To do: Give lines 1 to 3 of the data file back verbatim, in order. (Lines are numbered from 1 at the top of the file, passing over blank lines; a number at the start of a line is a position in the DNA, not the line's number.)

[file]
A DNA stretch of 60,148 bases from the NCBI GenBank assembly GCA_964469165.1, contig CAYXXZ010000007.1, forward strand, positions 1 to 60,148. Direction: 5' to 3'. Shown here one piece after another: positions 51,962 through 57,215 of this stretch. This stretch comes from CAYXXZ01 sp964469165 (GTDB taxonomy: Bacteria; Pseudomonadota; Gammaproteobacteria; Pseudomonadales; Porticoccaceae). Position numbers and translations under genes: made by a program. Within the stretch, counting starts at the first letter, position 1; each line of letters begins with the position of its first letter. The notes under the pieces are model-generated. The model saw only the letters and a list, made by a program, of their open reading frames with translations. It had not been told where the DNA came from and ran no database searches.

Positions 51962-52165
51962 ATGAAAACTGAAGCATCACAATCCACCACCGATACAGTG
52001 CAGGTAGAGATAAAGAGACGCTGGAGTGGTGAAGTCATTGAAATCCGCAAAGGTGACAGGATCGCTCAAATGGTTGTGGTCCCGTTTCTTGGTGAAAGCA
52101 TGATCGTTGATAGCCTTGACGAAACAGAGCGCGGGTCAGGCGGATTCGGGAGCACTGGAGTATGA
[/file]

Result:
A DNA stretch of 60,148 bases from the NCBI GenBank assembly GCA_964469165.1, contig CAYXXZ010000007.1, forward strand, positions 1 to 60,148. Direction: 5' to 3'. Shown here one piece after another: positions 51,962 through 57,215 of this stretch. This stretch comes from CAYXXZ01 sp964469165 (GTDB taxonomy: Bacteria; Pseudomonadota; Gammaproteobacteria; Pseudomonadales; Porticoccaceae). Position numbers and translations under genes: made by a program. Within the stretch, counting starts at the first letter, position 1; each line of letters begins with the position of its first letter. The notes under the pieces are model-generated. The model saw only the letters and a list, made by a program, of their open reading frames with translations. It had not been told where the DNA came from and ran no database searches.

Positions 51962-52165
51962 ATGAAAACTGAAGCATCACAATCCACCACCGATACAGTG